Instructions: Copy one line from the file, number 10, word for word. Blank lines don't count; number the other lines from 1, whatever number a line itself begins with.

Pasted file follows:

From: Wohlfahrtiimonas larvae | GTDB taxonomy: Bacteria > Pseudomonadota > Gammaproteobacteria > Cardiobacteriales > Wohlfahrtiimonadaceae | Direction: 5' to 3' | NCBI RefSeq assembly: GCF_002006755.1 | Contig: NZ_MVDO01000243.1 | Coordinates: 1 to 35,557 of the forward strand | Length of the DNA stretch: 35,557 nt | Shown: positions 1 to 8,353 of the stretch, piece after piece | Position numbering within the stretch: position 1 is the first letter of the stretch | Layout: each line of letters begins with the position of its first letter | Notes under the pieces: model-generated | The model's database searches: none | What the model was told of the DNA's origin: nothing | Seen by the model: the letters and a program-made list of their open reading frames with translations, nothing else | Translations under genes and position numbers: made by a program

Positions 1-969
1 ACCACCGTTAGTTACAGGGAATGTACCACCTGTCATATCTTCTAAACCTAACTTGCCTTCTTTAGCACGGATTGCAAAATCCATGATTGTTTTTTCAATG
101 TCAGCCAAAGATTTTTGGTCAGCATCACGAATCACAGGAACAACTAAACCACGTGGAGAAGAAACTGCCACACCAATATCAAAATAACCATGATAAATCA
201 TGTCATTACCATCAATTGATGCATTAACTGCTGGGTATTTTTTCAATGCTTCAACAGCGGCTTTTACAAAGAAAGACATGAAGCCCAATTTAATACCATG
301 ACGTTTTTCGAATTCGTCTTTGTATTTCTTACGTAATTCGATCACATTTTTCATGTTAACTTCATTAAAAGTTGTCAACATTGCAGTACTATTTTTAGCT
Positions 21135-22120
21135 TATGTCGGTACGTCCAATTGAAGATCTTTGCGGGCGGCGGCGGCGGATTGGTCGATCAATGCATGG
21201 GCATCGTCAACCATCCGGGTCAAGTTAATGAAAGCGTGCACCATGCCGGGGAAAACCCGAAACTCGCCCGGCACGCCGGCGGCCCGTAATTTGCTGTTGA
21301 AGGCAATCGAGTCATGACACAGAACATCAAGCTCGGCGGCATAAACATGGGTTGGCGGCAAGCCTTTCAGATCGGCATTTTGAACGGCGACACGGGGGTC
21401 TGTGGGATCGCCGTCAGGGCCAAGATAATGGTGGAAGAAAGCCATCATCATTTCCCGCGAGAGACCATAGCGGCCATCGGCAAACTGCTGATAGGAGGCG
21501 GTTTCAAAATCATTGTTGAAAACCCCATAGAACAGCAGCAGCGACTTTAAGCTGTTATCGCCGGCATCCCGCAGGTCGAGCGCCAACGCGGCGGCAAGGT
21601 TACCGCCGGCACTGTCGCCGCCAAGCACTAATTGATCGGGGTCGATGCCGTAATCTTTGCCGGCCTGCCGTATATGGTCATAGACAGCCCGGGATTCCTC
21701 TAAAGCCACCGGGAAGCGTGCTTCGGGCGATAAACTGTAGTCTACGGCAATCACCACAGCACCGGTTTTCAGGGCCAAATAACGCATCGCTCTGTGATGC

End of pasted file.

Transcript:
21301 AGGCAATCGAGTCATGACACAGAACATCAAGCTCGGCGGCATAAACATGGGTTGGCGGCAAGCCTTTCAGATCGGCATTTTGAACGGCGACACGGGGGTC